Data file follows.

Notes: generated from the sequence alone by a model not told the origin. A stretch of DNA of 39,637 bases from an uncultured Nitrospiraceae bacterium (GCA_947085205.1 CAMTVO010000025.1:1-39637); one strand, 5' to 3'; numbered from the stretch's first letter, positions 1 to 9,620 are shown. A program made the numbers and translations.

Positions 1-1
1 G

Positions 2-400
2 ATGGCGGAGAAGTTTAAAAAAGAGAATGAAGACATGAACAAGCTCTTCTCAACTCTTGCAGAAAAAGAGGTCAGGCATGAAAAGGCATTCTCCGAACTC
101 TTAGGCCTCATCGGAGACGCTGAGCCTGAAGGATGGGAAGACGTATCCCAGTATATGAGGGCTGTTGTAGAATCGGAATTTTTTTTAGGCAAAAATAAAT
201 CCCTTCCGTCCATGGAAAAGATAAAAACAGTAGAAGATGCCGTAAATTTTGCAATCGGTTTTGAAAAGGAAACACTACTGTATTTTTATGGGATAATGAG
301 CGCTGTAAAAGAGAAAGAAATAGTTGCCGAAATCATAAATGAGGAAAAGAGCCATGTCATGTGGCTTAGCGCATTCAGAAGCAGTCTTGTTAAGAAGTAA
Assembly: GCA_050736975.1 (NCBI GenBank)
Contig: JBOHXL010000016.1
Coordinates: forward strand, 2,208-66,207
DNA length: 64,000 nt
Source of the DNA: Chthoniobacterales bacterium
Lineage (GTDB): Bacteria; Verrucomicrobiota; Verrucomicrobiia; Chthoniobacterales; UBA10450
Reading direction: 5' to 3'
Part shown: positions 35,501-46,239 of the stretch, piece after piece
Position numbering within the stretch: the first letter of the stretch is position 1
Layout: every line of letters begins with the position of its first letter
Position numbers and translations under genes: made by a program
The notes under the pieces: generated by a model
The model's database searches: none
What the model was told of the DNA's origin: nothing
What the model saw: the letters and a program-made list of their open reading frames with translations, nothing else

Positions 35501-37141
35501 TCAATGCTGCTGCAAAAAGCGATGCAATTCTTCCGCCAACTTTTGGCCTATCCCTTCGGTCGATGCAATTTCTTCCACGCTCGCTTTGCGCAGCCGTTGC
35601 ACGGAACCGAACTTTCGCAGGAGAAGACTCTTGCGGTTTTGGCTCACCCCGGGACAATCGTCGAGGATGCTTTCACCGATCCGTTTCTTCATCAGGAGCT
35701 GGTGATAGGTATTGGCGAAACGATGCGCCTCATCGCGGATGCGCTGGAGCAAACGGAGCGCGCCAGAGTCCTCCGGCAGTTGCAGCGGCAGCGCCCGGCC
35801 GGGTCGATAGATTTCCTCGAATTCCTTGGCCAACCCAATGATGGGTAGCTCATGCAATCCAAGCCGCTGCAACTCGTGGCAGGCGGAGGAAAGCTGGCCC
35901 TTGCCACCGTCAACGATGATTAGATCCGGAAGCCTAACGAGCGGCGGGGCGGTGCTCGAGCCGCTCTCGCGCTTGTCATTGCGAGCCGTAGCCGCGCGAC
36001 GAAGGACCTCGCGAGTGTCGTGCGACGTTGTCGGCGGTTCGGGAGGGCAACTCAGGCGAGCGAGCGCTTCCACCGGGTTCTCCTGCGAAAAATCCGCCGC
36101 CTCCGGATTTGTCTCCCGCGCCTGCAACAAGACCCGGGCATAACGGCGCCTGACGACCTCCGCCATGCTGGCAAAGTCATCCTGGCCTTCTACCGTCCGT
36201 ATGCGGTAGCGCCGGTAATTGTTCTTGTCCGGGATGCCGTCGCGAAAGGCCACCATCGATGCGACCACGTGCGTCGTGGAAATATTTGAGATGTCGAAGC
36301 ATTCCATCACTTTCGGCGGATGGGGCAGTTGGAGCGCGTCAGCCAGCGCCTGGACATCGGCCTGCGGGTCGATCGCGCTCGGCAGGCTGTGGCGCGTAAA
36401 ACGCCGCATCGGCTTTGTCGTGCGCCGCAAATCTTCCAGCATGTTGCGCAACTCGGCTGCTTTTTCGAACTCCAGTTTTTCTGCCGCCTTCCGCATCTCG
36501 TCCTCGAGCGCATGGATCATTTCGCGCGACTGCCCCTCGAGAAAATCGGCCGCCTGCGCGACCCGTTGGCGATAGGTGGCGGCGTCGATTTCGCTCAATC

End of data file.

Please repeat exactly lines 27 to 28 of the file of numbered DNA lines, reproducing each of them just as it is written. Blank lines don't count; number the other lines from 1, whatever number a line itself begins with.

35701 GGTGATAGGTATTGGCGAAACGATGCGCCTCATCGCGGATGCGCTGGAGCAAACGGAGCGCGCCAGAGTCCTCCGGCAGTTGCAGCGGCAGCGCCCGGCC
35801 GGGTCGATAGATTTCCTCGAATTCCTTGGCCAACCCAATGATGGGTAGCTCATGCAATCCAAGCCGCTGCAACTCGTGGCAGGCGGAGGAAAGCTGGCCC